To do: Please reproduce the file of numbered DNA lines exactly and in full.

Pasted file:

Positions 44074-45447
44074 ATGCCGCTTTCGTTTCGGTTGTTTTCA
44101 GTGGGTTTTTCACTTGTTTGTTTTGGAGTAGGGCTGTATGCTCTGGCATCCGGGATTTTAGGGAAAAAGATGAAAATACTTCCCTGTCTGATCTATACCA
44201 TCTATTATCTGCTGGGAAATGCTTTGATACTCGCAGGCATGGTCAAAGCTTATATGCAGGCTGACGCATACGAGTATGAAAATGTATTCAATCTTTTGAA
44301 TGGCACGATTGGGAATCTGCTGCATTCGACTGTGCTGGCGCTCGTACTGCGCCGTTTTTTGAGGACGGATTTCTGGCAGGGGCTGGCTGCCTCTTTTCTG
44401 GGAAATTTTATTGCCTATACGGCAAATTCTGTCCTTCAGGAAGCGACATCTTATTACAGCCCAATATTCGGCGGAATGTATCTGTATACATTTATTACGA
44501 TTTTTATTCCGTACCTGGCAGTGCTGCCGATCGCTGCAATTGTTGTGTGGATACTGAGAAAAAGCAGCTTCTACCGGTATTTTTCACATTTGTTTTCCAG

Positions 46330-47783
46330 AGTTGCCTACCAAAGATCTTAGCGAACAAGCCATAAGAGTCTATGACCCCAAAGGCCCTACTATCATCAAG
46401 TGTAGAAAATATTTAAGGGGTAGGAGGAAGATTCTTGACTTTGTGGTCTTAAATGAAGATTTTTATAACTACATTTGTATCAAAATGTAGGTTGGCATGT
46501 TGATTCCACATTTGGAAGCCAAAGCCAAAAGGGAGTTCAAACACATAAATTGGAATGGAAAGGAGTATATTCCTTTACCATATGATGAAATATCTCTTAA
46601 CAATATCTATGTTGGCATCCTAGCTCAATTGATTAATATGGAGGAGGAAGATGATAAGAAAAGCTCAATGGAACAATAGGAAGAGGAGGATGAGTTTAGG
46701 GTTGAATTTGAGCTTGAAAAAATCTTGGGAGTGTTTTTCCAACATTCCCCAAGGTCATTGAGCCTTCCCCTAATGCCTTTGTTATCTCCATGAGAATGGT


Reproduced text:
Positions 44074-45447
44074 ATGCCGCTTTCGTTTCGGTTGTTTTCA
44101 GTGGGTTTTTCACTTGTTTGTTTTGGAGTAGGGCTGTATGCTCTGGCATCCGGGATTTTAGGGAAAAAGATGAAAATACTTCCCTGTCTGATCTATACCA
44201 TCTATTATCTGCTGGGAAATGCTTTGATACTCGCAGGCATGGTCAAAGCTTATATGCAGGCTGACGCATACGAGTATGAAAATGTATTCAATCTTTTGAA
44301 TGGCACGATTGGGAATCTGCTGCATTCGACTGTGCTGGCGCTCGTACTGCGCCGTTTTTTGAGGACGGATTTCTGGCAGGGGCTGGCTGCCTCTTTTCTG
44401 GGAAATTTTATTGCCTATACGGCAAATTCTGTCCTTCAGGAAGCGACATCTTATTACAGCCCAATATTCGGCGGAATGTATCTGTATACATTTATTACGA
44501 TTTTTATTCCGTACCTGGCAGTGCTGCCGATCGCTGCAATTGTTGTGTGGATACTGAGAAAAAGCAGCTTCTACCGGTATTTTTCACATTTGTTTTCCAG

Positions 46330-47783
46330 AGTTGCCTACCAAAGATCTTAGCGAACAAGCCATAAGAGTCTATGACCCCAAAGGCCCTACTATCATCAAG
46401 TGTAGAAAATATTTAAGGGGTAGGAGGAAGATTCTTGACTTTGTGGTCTTAAATGAAGATTTTTATAACTACATTTGTATCAAAATGTAGGTTGGCATGT
46501 TGATTCCACATTTGGAAGCCAAAGCCAAAAGGGAGTTCAAACACATAAATTGGAATGGAAAGGAGTATATTCCTTTACCATATGATGAAATATCTCTTAA
46601 CAATATCTATGTTGGCATCCTAGCTCAATTGATTAATATGGAGGAGGAAGATGATAAGAAAAGCTCAATGGAACAATAGGAAGAGGAGGATGAGTTTAGG
46701 GTTGAATTTGAGCTTGAAAAAATCTTGGGAGTGTTTTTCCAACATTCCCCAAGGTCATTGAGCCTTCCCCTAATGCCTTTGTTATCTCCATGAGAATGGT